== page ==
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Suppose I have a vector:

std::vector <char> c;
c.push_back(0);
c.push_back(1);
c.push_back(0);
c.push_back(1);

I want to convert this into std::vector<short> s So that elements would:

s[0] == 256;
s[1] == 256;

Because if you combine the chars 0 and 1 it makes 256 in short.

Is there a better way to convert the vectors like this?

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Use memcpy perhaps. –  herohuyongtao Jan 21 '14 at 17:21
1  
Relying on this implementation-dependent details is often not a good idea, especially for portability. –  Jefffrey Jan 21 '14 at 17:22
    
Better way than what? –  Steve Jessop Jan 21 '14 at 17:26
    
@herohuyongtao I would not recommend it. –  James Kanze Jan 21 '14 at 17:31
    
@JamesKanze The reason? –  herohuyongtao Jan 21 '14 at 17:32

2 Answers 2

up vote 4 down vote accepted

Assuming you're happy with implementation-specific behavior, that could be undefined on unusual architectures, then I'd do it like this:

short *ptr = reinterpret_cast<short*>(c.data());
std::vector<short> s(ptr, ptr+c.size()/2);

If what you want is to treat the array of char as a little-endian representation of half as many short, regardless of the endian-ness of the implementation, then it's a little more complicated. Something like this:

std::vector<short> s;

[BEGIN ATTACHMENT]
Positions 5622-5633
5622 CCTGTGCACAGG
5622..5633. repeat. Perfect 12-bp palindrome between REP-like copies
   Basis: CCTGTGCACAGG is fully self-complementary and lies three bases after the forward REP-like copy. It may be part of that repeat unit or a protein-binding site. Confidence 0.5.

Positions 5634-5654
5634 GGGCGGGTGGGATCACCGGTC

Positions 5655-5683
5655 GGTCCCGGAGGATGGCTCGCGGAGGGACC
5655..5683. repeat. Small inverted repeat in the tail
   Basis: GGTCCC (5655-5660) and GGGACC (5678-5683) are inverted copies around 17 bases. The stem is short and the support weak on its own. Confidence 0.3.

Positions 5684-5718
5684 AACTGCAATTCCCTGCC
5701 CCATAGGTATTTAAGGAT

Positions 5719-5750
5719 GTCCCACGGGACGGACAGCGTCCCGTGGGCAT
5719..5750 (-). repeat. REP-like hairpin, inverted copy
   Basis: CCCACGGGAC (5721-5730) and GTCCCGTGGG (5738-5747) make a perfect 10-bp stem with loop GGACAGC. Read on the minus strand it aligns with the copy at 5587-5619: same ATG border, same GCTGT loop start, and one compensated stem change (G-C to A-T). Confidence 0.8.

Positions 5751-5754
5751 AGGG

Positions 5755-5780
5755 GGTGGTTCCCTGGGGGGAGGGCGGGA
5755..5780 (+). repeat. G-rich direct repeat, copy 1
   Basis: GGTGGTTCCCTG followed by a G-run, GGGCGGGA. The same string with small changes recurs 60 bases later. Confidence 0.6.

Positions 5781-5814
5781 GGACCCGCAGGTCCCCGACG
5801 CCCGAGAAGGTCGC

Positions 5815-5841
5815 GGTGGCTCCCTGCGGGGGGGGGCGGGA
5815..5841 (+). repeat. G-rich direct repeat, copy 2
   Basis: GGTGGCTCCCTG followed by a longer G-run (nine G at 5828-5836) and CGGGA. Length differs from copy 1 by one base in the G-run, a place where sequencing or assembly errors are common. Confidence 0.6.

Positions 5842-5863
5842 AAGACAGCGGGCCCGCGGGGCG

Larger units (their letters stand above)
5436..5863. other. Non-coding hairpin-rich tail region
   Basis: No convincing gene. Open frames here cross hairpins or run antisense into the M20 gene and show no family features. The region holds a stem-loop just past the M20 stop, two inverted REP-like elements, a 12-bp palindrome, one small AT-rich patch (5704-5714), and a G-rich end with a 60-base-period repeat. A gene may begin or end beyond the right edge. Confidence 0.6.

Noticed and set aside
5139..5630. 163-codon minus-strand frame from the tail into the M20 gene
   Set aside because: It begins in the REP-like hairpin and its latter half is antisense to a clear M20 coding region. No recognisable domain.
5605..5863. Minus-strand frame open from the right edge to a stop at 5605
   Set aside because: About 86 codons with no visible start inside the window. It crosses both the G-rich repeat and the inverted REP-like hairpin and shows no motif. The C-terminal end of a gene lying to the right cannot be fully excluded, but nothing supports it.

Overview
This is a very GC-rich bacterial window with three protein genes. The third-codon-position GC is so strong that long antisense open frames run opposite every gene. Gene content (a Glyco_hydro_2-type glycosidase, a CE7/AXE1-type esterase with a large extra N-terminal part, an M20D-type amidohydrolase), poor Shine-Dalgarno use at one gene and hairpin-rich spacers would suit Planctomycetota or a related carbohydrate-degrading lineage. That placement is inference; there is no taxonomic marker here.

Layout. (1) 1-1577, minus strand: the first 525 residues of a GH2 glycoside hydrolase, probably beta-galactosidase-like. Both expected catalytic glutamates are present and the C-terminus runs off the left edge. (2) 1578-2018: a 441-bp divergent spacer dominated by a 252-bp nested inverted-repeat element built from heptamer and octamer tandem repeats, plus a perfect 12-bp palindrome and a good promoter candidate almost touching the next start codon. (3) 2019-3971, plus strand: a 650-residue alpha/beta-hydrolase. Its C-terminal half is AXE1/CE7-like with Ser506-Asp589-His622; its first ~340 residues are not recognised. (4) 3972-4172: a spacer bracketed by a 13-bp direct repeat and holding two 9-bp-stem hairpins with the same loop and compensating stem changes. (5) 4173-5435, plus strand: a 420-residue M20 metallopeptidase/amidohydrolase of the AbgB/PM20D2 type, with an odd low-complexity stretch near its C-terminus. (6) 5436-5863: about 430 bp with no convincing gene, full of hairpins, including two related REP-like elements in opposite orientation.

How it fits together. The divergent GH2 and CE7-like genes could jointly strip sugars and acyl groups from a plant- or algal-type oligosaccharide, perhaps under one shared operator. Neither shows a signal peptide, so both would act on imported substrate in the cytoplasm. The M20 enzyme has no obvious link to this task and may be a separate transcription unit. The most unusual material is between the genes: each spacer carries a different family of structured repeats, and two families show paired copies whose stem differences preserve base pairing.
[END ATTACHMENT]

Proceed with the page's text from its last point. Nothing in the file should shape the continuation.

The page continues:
s.reserve(c.size() / 2);
for (size_t idx = 0; idx < c.size(); idx += 2) {
    s.push_back(c[idx] & 0xff + static_cast<unsigned>(c[idx+1]) << 8);
}

Beware that this still involves a conversion from unsigned to signed type, so it's still implementation dependent. You need more bit-twiddling to make it truly portable.

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yeah, something like that but not exactly... I am not sure you need the &0xff and your <<8 will overflow unless you cast, plus as they are signed, not sure it handles negative numbers well, so I prefer using unsigned to do this, then just cast it back if necessary. –  CashCow Jan 21 '14 at 17:39
    
@CashCow: agreed, I was just working on it. And a caveat added about the conversion back from unsigned. –  Steve Jessop Jan 21 '14 at 17:39
    
Ok, you edited. so better. –  CashCow Jan 21 '14 at 17:39
    
And yeah, the sign issue assumes 2's complement, not sure if that is totally portable but works on all systems I know. –  CashCow Jan 21 '14 at 17:41

Your solution should ideally write a function that creates a short from two chars, and not rely in platform endianness or the size of short on your platform.

Easier to do unsigned where you can simply do something like ptr[i] + static_cast<unsigned short>( ptr[i+1] ) << 8;

If you just want to copy the data directly by casting, it is trivial.

const short * data = reinterpret_cast< const short * > ( c.data() ); 
std::vector< short > s( data, data + c.size() / 2 );

It will "truncate" the last character off your vector if its size is odd. (i.e. if the char vector has an odd number of chars it will ignore the last one)

Note data is only a member of vector in C++11. For older version replace with &c[0]

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